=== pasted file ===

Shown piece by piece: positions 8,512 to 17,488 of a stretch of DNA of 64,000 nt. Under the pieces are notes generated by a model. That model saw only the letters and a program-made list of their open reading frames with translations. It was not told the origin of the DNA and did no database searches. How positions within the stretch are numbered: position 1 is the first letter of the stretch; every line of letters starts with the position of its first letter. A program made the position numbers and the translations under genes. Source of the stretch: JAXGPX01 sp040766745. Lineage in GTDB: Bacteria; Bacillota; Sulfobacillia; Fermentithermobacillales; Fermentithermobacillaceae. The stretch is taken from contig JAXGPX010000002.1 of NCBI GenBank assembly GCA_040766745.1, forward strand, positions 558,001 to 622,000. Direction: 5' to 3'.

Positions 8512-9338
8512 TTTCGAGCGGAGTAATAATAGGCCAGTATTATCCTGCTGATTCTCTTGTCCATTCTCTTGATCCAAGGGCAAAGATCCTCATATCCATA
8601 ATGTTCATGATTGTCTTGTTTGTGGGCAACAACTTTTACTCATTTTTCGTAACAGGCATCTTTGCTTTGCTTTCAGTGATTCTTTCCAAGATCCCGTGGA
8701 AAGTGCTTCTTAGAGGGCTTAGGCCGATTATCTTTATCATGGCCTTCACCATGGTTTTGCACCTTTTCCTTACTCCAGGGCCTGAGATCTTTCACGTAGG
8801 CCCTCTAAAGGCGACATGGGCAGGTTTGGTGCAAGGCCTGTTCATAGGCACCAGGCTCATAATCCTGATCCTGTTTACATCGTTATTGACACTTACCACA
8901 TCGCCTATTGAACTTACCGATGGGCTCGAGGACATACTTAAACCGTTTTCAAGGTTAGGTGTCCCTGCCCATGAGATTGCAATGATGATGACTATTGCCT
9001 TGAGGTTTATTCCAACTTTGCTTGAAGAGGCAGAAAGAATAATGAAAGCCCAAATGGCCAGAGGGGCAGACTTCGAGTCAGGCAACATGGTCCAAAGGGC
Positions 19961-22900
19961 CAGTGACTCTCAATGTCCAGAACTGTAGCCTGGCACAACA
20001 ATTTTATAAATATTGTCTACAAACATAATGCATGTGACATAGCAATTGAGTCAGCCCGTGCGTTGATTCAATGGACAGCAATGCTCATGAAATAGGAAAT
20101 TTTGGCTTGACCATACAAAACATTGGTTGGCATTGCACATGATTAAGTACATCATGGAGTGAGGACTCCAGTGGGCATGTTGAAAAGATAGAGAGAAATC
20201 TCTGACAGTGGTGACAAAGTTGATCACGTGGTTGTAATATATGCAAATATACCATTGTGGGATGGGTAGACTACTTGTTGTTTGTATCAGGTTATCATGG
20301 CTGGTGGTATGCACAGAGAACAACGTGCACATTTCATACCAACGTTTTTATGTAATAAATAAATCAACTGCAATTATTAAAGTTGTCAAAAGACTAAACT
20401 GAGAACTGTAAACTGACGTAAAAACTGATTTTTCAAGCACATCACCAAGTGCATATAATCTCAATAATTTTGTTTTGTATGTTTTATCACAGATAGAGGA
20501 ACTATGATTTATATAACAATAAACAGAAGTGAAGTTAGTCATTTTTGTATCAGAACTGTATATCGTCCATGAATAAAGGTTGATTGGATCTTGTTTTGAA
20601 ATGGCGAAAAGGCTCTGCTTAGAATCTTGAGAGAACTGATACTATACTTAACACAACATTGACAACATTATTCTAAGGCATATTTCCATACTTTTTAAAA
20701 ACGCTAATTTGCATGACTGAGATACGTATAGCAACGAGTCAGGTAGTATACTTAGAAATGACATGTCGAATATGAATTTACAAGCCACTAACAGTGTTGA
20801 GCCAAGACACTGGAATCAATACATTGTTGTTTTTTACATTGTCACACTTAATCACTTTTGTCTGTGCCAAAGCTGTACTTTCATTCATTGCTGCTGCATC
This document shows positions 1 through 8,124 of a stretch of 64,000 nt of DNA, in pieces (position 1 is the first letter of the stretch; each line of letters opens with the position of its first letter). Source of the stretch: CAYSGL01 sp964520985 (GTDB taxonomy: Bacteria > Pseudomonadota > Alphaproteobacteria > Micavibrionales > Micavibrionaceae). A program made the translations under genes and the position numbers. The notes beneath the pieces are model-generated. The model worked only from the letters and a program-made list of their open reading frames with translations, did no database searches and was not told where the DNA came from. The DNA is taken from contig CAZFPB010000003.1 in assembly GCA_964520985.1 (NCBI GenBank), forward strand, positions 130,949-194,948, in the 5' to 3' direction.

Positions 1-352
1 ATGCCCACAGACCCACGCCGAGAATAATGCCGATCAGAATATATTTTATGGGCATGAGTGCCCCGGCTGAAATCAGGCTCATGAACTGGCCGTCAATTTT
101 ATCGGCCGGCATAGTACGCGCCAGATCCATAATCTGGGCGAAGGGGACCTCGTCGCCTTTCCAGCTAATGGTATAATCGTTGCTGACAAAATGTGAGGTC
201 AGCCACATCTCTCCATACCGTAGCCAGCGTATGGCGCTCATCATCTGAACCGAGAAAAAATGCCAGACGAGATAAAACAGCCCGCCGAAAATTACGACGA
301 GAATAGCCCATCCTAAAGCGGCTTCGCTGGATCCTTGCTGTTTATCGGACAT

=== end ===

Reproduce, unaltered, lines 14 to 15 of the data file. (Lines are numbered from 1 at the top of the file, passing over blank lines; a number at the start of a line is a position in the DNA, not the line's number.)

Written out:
20301 CTGGTGGTATGCACAGAGAACAACGTGCACATTTCATACCAACGTTTTTATGTAATAAATAAATCAACTGCAATTATTAAAGTTGTCAAAAGACTAAACT
20401 GAGAACTGTAAACTGACGTAAAAACTGATTTTTCAAGCACATCACCAAGTGCATATAATCTCAATAATTTTGTTTTGTATGTTTTATCACAGATAGAGGA